A thoroughly authentic Scottish Dundee Cake recipe! Immediately recognizable by its trademark design of concentrically positioned almonds, this famous orange, raisin and almond cake is one of Scotland’s culinary treasures. Wonderfully flavorful and aromatic, it’s said to be Queen Elizabeth’s favorite cake for tea-time!
Will the REAL Scottish Dundee Cake Stand Up?
Everyone with glacé cherries sit down. Everyone with mixed spice or gingerbread spices have a seat as well. Anyone with whisky, brandy or rum sit down also…
There are endless varieties of Dundee Cake out there and the vast majority are imposters. But that holds true for many old, traditional dishes that someone somewhere decided to alter and over time the original ingredients became mingled with others until the version that became the most common no longer resembled the original version.
Is that always a bad thing? No. Variations on traditional recipes taste perfectly good. They’re just not…traditional. They’re not the real deal.
In the case of Scottish Dundee Cake the vast majority of the recipes out there are really just an English fruit cake with the almonds across the top to make it “look” like a Dundee cake. But the traditional version of Scotland’s prized Dundee cake is something quite different.
What is “Authentic” Scottish Dundee Cake?
Besides the flour, butter, sugar, eggs, baking powder and touch of salt, the only other ingredients in an authentic Dundee cake are raisins and/or sultanas, orange zest, almonds, and Seville marmalade.
That means no other dried fruits or nuts, not glacé cherries, no gingerbread or other spices, and no whiskey, brandy or rum.
What sets Dundee Cake apart from any others is its featured flavor: Orange. And not just any orange, specifically the sweet-bitter Seville orange with its own unique and characteristic flavor. All of the other ingredients serve to support that flavor and not take away from or dilute it.
What we have in a true Dundee cake is a much lighter and delicately flavored cake that showcases that Seville orange flavor along with the added sweetness of raisins and sultanas, and the additional flavor and delightful crunch of almonds. A true Scottish Dundee Cake hasn’t been altered to taste like the mainstream fruit cakes we all know, instead it has a very unique flavor all to its own.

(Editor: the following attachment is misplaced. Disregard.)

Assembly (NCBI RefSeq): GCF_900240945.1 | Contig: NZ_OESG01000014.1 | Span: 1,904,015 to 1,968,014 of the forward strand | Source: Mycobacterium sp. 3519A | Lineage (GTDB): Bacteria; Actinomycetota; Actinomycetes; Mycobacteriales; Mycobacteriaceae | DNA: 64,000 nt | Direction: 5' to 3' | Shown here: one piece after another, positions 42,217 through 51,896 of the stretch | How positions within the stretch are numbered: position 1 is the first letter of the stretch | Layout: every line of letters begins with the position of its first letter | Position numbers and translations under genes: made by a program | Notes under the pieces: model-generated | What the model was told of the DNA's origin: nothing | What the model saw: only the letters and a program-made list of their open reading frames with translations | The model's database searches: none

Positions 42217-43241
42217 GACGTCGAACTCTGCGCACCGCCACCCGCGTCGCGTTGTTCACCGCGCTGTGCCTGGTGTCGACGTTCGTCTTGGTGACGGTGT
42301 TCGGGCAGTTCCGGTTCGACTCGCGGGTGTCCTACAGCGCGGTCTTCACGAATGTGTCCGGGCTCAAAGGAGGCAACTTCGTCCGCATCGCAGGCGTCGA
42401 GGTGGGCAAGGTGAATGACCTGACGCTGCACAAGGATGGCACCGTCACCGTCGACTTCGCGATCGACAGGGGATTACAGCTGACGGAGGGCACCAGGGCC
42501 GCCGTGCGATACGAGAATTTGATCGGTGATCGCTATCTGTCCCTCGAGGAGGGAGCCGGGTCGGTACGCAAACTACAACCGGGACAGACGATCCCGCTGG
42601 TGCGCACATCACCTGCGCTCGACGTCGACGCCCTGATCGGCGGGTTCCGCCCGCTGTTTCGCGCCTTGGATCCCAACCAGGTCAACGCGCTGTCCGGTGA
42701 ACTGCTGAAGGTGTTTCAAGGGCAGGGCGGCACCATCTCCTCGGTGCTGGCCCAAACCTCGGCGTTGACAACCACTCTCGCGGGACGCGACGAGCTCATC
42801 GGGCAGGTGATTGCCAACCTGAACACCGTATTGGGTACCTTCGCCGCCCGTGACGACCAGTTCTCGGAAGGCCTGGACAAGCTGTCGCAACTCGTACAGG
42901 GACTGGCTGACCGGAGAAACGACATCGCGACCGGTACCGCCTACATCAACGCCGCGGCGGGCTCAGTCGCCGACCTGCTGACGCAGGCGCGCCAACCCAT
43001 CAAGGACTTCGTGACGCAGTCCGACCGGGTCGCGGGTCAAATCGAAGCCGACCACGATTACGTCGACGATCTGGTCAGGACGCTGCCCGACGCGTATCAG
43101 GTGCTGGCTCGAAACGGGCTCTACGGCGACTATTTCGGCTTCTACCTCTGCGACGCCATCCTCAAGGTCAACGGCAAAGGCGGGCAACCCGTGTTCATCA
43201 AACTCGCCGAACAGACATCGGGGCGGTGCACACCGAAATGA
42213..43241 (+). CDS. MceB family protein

The History of Dundee Cake
There are some varying accounts but food historians believe that the Dundee cake dates back to the 1600’s and is attributed to Mary Queen of Scots (who incidentally is my great+ grandmother on my father’s side. I used to think all of my royal connections made me special until I found out that virtually everybody with European ancestry has royal lines once you get back to a certain point. So depending on how you choose to look at it, that means we’re either all special together or that nobody is special since we’re all…uh…special). In any case, Mary apparently hated glacé cherries (something I inherited from her) and wasn’t fond of the traditional fruit cakes either (same here, unless I’m using homemade candied citrus peel).
So her royal cook made her a cake that simply had raisins/sultanas and almonds in it but also featured a very unique ingredient that would forever set the Dundee cake apart from any other. It featured the subtle but striking flavor of Seville oranges that were being imported into the Scottish port town of Dundee via Spanish merchants sailing up from Spain. The original cake also used Spanish sultanas and almonds. Evidently she liked it because the cook lived to make many more and the cake soon made history.
Fast forward to the 18th century: The Keiller Marmalade Factory in Scotland started making Seville orange marmalade and marketed it in conjunction with the Dundee cake. Ever since then, instead of using Seville orange peel the Dundee cake has been made with Seville orange marmalade. This not only makes Seville oranges more accessible during off season and in other parts of the world, it also contributes the extra sweetness to the otherwise bitter oranges.